Britain’s recession

Today the European Commission announced that the UK along with Germany and Spain are headed for recession.  Technically of course, a recession is merely 2 consecutive quarters of negative growth to the GDP.  But in mor psychological terms, a recession in the UK means that policy makers are seeking ways to cut back on national costs.  One of those perceived costs is th employment of immigrants in the UK, supposedly at the expense of employing locals to those roles.  The latest data on migration to the UK is now 2 years old, but even in that data it’s clear that the vast majority of migration to the UK is from EU countries which don’t need any visa to work here, and ‘new Commonwealth’ nations of the west Asian belt.  Eastern Europeans outranked ‘old Commonwealth’ nations (like Australia, Canada and New Zealand) by over 100,000.  Nevertheless, Australians will now find it harder than ever to move to the UK and even those who are based here (like myself) will find it hard to extend our current visas.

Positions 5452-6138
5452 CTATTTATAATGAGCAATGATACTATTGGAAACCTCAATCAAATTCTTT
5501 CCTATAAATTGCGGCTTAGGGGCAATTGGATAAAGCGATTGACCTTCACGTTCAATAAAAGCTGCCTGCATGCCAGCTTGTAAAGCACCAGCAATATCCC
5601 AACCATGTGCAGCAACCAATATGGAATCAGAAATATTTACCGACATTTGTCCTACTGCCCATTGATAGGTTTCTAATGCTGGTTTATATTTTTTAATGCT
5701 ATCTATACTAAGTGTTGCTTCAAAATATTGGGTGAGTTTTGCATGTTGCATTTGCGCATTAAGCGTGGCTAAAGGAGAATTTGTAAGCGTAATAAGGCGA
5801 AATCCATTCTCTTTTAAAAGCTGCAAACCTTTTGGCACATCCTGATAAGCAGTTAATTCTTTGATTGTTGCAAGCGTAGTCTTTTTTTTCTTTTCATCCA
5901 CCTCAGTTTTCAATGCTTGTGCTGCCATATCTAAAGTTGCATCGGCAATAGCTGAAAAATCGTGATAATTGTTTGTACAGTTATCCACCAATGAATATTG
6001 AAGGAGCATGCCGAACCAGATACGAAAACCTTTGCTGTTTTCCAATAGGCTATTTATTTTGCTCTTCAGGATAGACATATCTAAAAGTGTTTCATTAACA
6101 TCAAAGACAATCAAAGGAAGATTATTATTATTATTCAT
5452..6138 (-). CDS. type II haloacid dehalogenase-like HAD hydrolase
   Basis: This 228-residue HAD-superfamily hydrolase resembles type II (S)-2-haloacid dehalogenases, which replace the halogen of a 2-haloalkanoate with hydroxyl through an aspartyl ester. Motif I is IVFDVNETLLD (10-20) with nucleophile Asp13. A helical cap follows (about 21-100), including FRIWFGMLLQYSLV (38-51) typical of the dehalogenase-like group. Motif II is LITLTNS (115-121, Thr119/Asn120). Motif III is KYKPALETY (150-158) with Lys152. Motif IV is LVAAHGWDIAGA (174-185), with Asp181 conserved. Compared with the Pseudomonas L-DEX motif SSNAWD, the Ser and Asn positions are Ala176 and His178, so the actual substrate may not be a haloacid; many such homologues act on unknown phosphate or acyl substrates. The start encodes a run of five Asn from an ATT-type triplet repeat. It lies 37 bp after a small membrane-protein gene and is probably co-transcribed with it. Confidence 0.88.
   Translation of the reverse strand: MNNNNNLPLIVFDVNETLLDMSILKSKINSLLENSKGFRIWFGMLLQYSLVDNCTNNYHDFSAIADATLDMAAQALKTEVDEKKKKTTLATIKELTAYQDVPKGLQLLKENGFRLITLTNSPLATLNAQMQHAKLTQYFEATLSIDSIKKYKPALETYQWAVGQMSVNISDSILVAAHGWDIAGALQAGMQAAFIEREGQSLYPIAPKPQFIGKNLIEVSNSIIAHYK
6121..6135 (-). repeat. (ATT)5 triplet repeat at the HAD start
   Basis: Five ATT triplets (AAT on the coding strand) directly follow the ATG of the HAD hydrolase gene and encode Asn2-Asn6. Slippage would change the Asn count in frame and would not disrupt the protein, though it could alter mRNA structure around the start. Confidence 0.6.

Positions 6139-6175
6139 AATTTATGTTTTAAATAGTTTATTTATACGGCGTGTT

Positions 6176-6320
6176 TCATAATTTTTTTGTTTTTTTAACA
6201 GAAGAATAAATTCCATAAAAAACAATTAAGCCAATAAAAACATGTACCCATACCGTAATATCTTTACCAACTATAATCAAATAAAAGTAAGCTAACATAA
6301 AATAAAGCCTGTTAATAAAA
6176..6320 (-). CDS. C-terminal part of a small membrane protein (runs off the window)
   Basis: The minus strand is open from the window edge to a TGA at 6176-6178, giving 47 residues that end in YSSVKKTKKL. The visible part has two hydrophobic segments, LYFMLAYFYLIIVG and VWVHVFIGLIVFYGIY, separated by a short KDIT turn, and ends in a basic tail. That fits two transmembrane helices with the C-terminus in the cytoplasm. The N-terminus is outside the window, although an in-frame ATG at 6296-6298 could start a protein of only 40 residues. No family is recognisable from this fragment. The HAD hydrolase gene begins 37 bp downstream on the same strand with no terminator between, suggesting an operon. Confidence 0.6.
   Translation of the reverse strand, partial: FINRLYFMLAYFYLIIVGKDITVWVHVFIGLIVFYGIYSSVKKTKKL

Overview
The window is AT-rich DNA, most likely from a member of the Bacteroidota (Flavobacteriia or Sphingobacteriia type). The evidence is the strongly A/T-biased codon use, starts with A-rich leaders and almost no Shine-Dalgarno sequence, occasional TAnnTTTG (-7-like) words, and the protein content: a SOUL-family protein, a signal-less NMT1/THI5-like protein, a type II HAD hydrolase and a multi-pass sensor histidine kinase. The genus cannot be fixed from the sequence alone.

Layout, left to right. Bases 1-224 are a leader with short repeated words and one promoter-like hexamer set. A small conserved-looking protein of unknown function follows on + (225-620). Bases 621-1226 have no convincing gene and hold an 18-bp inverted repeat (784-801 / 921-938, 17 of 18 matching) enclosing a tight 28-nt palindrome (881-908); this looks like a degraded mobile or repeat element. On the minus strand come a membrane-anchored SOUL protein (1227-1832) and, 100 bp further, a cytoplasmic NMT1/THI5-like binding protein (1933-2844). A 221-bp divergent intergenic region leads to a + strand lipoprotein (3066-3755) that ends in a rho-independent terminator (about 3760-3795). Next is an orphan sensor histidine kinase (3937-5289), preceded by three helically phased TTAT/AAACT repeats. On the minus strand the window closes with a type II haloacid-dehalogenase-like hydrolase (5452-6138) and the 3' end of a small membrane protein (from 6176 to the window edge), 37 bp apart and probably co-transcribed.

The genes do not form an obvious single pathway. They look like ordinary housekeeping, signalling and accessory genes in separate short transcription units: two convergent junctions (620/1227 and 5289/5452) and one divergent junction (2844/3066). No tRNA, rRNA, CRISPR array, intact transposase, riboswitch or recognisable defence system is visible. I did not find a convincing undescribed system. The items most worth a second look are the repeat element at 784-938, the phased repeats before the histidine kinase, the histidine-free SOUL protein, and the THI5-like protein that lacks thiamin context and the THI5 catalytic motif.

To some extent, I’m immune to all this, as I have been working here and have earned enough to be classed as a valuable asset in the UK.  But it worries me that in a time of recession, my status as an immigrant puts me in an uncertain position.  It is an odd feeling, being an alien in a land which otherwise feels so comfortable it might as well be home.  In truth, my place here is fairly safe.  But it’s strange to think that a place that has otherwise been so welcoming could potentially turn against me if the economy requires it. 

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